I don’t recall either Miliband or Cameron ruling out another referendum, although it’s certainly true that another one so soon would be unjustified. There is no reason to believe they won’t stand by their commitments.
      I do agree that Scottish Labour are in considerable difficulty. The party in Scotland would be in considerably less trouble if the SNP had been running a clean campaign, but look at the lies about the Bedroom Tax, claiming that Labour abstained. Absolute hogwash but if you repeat it enough times, people will believe it. If Labour is wiped out, it will be because people have believed the lies.
      For that reason, I find your comment that Labour should “leave the personal attacks behind” in very poor taste.

  7. Mike, I lived here during the referendum. The reason that labour are in trouble is clear to anyone who lives in scotland and has endured the manipulation of the press by labour. 70000 people have moved away from Labour and joined the SNP since the referendum. The TNS poll yesterday puts support for SNP currently at 52%! Too much can be read into these things but it is still an indication of direction of travel.

    As for the £30bn being debunked? Not in Scotland it hasn’t. The press which is almost exclusively anti SNP has given Jim Murphy a going over today on the front pages. Last night, jim Murphy wasn’t available for the evening news programmes he would normally be all over like a rash and he wasn’t available for early morning bulletins. I’ve been busy all morning do maybe he has surfaced

    As for the cuts, labour indicated very strongly that there will be cuts yesterday and whether intended or not, it damaged Murphy’s credibility. As for the bedroom tax issues, all the evidence can be checked on ‘theyworkforyou’ so if anyone has doubts they can check whatever the allegations are for themselves and draw any conclusion they think fit.

    Nobody is trying to confuse anything. The argument that has been consistently put forward is that scotland is too poor and can’t look after its own affairs. Murphy has been peddling the supposed £7.5bn ‘black hole’ in 2015. At all sorts of levels it’s outright nonsense. If you want a full explanation I can provide it. you need to ask why labour are so willing to concentrate on one year that FFA won’t happen but are uninterested in publishing the figures for the past 30 years which would show a balanced perspective. Of course for 15/16 financial year, the chancellor has already pencilled in at least £5bn (check out the Autumn statement). McPherson from the Treasury has confirmed that the Barnett Formula will change and provide less money. My point about the Smith Commission principles is that the no detriment clause could allow FFA to proceed. The UK government could, if necessary, fund the deficit in much the same way as it dies now but it would prove the unionist point (or not). the UK is close to £100bn deficit. Scotland’s share is approx 8.3%. That is a larger black hole than labour are predicting if it were at all possible to have FFA in 2015 (it isn’t). I won’t rehearse the rest of the figures since they are freely available on line. Perhaps it might be worth investigating the root source of GERS before trying to fool the public. If FFA was agreed,Scotland would need to borrow to fill the hole the way the UK does now. You do know the £1.5tn black hole the UK faces don’t you? On the FFA issue, milliband, Cameron and brown promised more than they are delivering. Milliband was quoted in one national newspaper ‘ vote no and I will give you Home Rule’. That is supported by a recent poll showing that ‘more powers’ is an issue for voters in Scotland. Perhaps the polls are telling us something? Alas, I don’t believe the SNP will gain more than approx 25 seats. Still significant but probably not enough. Enough to make labour very uncomfortable.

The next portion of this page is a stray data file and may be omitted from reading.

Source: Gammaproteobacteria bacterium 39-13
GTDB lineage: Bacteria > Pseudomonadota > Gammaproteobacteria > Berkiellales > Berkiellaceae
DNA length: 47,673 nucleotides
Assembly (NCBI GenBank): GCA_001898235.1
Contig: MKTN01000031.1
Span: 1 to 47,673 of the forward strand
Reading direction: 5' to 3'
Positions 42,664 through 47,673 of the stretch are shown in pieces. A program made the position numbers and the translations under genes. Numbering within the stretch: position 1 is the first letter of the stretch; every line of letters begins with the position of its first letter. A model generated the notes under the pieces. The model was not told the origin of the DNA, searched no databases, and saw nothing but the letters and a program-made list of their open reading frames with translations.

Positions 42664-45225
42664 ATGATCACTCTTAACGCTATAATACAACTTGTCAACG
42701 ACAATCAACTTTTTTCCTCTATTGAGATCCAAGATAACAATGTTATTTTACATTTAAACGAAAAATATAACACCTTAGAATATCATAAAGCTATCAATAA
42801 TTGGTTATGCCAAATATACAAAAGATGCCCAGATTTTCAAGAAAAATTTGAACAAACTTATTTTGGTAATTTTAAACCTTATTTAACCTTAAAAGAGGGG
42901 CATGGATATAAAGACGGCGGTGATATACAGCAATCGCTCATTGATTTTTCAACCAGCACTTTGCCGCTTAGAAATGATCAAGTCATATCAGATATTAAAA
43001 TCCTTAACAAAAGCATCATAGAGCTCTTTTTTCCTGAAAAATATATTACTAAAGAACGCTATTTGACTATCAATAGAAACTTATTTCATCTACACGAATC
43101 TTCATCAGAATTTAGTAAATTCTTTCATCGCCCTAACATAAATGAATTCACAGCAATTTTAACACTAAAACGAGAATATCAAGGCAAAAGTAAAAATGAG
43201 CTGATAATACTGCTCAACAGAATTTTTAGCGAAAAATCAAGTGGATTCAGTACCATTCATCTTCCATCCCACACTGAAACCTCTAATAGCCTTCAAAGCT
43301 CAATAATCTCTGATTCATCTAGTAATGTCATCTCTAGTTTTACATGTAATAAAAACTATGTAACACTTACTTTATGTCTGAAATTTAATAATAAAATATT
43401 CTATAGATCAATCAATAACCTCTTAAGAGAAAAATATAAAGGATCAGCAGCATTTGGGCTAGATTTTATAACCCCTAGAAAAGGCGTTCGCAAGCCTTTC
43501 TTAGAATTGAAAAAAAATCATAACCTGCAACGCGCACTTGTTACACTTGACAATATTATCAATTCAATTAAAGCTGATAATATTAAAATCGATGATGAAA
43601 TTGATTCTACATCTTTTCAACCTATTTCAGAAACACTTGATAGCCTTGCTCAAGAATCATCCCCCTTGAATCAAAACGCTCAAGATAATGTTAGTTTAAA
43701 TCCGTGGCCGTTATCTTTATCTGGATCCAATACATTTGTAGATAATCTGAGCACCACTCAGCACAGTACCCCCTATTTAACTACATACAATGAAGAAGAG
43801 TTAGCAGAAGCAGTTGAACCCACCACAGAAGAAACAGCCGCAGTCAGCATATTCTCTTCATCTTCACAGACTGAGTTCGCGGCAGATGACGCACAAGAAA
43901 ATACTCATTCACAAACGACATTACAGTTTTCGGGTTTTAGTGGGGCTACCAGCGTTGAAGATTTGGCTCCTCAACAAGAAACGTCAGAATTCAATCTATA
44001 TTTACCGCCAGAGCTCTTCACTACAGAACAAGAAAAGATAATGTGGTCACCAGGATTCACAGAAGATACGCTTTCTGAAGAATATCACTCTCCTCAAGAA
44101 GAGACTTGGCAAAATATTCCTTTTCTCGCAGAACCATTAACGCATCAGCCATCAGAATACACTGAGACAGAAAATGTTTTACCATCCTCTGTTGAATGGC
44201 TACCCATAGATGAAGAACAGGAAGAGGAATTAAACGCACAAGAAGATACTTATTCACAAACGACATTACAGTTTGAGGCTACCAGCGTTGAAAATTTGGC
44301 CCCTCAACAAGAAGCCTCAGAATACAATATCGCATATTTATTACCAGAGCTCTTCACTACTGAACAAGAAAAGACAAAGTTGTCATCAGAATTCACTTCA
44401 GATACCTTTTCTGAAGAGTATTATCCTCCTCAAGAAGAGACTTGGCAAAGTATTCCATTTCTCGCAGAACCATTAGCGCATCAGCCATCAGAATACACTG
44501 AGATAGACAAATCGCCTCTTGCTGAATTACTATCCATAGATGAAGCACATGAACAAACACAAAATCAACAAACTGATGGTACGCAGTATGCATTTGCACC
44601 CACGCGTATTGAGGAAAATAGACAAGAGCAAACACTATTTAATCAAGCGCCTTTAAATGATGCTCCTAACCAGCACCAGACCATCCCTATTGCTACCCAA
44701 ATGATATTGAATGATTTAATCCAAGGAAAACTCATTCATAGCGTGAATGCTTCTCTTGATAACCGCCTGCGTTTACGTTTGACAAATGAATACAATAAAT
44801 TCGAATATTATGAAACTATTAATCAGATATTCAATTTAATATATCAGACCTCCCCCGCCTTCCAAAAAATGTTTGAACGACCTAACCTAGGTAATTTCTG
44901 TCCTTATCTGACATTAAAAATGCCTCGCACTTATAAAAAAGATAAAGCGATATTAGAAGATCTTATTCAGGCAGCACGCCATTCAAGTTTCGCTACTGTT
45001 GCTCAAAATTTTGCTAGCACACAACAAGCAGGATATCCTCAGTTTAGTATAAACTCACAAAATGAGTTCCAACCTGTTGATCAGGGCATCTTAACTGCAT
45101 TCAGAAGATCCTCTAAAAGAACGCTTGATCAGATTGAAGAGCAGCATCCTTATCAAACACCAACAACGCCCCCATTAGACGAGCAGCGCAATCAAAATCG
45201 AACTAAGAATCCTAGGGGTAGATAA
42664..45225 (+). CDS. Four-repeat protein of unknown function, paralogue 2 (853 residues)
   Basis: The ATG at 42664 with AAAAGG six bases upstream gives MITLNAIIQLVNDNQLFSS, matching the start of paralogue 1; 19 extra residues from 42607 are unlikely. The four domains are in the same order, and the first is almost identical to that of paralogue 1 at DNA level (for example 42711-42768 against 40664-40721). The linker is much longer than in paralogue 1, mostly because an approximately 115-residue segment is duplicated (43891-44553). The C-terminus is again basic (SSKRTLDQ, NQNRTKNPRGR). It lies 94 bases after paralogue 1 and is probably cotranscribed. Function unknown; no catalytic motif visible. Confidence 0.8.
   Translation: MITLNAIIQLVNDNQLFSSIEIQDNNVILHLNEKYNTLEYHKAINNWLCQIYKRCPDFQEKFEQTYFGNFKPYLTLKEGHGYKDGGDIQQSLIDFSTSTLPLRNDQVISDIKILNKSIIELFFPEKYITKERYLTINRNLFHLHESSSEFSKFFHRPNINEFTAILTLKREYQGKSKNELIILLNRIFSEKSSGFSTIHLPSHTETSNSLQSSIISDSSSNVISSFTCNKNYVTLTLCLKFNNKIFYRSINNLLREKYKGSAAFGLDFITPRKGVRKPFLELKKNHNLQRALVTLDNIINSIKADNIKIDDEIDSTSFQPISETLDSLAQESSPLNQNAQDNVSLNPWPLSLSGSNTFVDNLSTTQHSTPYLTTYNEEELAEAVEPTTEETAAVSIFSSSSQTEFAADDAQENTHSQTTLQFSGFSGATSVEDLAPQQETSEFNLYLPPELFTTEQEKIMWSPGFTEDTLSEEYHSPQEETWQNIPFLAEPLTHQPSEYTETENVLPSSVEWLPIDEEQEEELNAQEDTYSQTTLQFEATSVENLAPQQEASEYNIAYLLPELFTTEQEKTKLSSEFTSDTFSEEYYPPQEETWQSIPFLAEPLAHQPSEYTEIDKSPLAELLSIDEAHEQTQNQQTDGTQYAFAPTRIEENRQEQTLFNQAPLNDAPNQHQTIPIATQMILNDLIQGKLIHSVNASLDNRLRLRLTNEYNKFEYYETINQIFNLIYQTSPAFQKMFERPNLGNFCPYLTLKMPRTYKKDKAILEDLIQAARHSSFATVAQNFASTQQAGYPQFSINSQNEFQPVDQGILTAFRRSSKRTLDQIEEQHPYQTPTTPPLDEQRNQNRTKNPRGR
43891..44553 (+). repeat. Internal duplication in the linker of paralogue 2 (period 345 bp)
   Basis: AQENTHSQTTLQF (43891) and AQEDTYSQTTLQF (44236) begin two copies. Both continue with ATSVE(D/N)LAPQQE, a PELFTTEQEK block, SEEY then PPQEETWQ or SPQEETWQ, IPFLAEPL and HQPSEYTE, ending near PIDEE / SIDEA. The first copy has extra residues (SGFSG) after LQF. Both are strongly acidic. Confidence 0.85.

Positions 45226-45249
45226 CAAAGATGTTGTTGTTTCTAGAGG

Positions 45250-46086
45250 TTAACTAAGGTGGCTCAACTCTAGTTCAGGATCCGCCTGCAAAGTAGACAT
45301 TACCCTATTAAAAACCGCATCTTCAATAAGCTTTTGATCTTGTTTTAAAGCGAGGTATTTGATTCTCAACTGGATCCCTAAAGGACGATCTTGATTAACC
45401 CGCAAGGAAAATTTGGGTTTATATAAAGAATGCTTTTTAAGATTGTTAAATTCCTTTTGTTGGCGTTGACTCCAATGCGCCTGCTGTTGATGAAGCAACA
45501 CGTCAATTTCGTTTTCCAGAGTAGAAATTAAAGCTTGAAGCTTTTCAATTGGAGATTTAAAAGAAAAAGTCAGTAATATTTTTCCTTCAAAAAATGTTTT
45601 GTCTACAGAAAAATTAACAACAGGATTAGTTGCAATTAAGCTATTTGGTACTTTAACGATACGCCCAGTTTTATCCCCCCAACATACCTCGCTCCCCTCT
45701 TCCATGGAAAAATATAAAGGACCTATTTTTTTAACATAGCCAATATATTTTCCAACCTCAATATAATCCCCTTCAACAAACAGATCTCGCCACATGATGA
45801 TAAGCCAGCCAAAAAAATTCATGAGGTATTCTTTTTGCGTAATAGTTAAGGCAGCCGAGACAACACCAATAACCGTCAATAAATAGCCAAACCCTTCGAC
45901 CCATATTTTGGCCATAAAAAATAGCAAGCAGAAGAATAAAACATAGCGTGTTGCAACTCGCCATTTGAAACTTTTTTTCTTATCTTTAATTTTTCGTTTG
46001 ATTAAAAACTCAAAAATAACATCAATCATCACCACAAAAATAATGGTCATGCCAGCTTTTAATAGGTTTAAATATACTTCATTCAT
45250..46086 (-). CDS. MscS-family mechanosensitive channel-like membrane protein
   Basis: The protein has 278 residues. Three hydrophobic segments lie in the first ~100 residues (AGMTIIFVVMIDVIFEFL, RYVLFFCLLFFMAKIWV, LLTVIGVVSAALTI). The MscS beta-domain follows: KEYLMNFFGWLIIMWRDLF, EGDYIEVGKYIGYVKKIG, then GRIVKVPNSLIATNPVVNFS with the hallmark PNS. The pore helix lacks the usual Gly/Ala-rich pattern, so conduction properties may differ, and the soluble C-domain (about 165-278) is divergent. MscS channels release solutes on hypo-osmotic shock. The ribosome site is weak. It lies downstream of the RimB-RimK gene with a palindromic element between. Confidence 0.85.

The principles of the smith commission are a useful guide to what might happen but so too is the Quebec experience.

    If labour are in power after May, what are the cuts that they will commit to? Fact checker on channel 4 news doesn’t agree with the calculations of labour spending plans and plans for scotland stretch credibility and act as a reminder of Danny Alexander’s calculator.
    Labour message in Scotland isn’t getting through because it is presented as SNP BAD rather than as clear lucid policies and costs. I’m sorry if that doesn’t meet with your understanding but it doesn’t make it untrue.

    The whole premise of this article is based on language and behaviour that scottish voters are turning away from. It would appear that Sturgeon is trusted and Murphy is not if you believe the polls. Yet here we have a site talking about SNP lies.

    You missed ed on TV in the past couple of days ruling out another referendum. You might also have missed Sturgeon doing exactly the same thing yesterday and Cameron was reported in the press as saying the same thing. There is plenty of evidence of scottish editions running their own ‘news’ and I wouldn’t be surprised if you haven’t heard them say it. The difference between Sturgeon and the dynamic duo is that she has set out clear democratic parameters where a new referendum could be considered. They have only expressed opposition to a referendum without qualification.